This week, MoMA confirmed its plans to raze a neighboring museum, creating a continuous connection to the luxury supertall going up next door.
The smaller museum is called the American Folk Art Museum, and it's only been around since 2001—it's not even a tween. When MoMA announced it would take over the Folk Museum's considerable debts and demolish the building, protests erupted over the idea that a notable piece of (very new) architecture was being razed just to make way for MoMA's second major expansion in less than a decade. At the time, MoMA decided to reconsider.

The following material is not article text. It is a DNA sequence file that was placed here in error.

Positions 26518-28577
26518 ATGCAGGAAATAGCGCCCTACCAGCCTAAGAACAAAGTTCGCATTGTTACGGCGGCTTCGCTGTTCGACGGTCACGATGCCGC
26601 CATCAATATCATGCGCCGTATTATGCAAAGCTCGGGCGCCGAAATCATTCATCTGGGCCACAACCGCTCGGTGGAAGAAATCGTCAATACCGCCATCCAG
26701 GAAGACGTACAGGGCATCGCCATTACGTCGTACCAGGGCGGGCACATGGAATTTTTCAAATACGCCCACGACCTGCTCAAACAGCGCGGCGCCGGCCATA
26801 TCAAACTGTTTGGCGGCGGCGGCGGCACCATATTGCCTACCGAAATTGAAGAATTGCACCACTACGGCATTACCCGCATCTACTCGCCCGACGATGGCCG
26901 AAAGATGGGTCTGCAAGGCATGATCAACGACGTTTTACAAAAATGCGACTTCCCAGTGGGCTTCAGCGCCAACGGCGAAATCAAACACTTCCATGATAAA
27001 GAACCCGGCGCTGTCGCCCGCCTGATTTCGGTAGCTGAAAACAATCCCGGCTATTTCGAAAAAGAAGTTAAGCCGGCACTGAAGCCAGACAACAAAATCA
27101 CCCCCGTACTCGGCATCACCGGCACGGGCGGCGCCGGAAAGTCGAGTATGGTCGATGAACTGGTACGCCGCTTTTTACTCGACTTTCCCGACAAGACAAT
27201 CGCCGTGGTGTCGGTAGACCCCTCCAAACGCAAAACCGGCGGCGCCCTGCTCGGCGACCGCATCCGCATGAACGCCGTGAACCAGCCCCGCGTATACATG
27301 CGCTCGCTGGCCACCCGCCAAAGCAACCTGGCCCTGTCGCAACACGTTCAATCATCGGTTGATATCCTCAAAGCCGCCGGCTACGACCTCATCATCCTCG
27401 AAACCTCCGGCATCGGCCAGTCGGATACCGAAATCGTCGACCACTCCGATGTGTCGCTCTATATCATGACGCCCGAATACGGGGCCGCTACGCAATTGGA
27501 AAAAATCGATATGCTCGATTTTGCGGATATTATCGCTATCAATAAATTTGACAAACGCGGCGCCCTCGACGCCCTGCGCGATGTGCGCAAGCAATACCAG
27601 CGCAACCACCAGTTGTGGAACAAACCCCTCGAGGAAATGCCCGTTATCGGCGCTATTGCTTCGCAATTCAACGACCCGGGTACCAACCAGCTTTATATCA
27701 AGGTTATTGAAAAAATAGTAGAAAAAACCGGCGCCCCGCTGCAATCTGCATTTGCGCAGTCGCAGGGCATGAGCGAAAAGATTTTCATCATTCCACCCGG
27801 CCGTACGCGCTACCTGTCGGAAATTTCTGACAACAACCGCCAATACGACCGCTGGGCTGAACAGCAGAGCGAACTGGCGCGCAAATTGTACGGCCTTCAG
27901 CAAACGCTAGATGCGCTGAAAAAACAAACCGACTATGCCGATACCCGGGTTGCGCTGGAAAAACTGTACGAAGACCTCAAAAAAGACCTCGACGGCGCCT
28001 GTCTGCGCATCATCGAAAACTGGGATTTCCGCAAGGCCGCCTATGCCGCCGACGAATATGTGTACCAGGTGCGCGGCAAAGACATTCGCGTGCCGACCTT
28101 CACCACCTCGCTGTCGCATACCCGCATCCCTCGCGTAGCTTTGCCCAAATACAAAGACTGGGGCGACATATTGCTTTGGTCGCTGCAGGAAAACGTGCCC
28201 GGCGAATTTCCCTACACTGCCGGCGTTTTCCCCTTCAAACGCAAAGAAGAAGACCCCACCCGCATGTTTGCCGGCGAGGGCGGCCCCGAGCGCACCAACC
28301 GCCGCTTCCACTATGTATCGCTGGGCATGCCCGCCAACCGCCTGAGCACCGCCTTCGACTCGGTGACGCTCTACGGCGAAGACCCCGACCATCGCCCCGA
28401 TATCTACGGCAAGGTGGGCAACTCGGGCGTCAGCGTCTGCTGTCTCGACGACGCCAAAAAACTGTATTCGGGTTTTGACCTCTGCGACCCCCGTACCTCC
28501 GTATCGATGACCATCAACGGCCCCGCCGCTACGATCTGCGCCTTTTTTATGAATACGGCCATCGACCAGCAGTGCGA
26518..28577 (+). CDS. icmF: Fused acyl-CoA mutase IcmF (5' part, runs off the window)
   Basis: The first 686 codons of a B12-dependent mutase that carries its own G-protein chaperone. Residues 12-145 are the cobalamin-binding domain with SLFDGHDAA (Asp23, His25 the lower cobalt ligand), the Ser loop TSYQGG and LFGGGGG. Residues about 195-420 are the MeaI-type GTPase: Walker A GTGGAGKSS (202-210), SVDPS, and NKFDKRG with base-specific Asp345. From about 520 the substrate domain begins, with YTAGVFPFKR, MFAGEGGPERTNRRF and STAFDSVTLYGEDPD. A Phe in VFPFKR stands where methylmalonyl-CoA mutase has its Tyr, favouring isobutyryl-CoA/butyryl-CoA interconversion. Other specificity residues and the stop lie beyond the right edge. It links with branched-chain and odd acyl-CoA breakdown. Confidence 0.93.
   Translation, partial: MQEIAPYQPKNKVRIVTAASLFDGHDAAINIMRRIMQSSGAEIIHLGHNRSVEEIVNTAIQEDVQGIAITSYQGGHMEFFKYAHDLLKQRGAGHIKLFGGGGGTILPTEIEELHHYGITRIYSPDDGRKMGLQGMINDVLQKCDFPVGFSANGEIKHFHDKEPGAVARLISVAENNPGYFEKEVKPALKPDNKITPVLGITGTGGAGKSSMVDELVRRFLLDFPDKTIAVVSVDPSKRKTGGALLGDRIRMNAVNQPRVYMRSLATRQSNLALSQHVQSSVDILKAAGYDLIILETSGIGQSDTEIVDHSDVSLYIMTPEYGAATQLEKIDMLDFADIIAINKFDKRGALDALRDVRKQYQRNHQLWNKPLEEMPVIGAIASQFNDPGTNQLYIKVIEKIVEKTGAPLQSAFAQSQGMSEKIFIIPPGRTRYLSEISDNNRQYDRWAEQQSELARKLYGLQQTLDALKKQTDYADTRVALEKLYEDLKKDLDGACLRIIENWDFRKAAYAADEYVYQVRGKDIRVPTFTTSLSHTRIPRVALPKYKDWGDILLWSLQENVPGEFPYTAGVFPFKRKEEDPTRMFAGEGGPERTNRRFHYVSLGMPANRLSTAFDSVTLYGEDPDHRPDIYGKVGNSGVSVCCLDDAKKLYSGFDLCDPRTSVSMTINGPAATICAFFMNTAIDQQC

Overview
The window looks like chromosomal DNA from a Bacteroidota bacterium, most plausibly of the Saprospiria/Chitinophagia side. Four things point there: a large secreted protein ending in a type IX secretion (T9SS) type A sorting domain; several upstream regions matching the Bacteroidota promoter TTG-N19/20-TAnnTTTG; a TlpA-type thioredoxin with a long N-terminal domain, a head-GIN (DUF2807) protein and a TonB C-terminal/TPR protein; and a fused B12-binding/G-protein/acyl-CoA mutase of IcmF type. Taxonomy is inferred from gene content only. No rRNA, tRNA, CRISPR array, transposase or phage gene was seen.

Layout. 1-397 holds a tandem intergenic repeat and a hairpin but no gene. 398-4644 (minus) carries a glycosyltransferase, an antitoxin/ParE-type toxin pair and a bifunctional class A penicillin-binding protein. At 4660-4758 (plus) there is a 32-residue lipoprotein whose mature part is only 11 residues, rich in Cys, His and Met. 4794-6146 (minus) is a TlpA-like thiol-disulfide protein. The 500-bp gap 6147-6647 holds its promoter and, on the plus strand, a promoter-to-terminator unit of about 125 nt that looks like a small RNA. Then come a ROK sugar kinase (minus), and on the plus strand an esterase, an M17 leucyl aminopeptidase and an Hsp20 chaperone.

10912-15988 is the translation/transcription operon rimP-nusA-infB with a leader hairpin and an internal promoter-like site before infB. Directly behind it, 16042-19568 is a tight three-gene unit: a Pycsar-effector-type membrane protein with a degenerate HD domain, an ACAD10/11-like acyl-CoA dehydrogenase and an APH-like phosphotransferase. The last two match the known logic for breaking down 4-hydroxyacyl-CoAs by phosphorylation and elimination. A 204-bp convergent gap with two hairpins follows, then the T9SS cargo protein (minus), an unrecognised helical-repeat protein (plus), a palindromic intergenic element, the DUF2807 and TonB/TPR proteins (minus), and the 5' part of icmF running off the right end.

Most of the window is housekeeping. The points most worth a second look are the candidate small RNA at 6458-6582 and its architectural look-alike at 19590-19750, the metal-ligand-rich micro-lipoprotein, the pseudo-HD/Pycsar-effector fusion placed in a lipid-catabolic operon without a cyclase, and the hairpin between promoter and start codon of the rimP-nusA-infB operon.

The American Folk Art Museum, with MoMA to the right and the future location of Museum Tower to the left. Image: Andrew Burton/Getty Images.
This week, it announced its decision: The Folk Art Museum would go. It's a difficult situation—the small building has its flaws, and some argue that its construction played a roll in bankrupting the Folk Art Museum in the first place. And MoMA must have a good reason, right?
Well, sort of. The tiny Folk Art Museum was the last remaining sliver of real estate separating MoMA from Jean Nouvel's 1,050-foot-tall Museum Tower, a supertall that had been stalled until a coalition of Asian banks dropped $1 billion on it in October. Construction will now begin this year: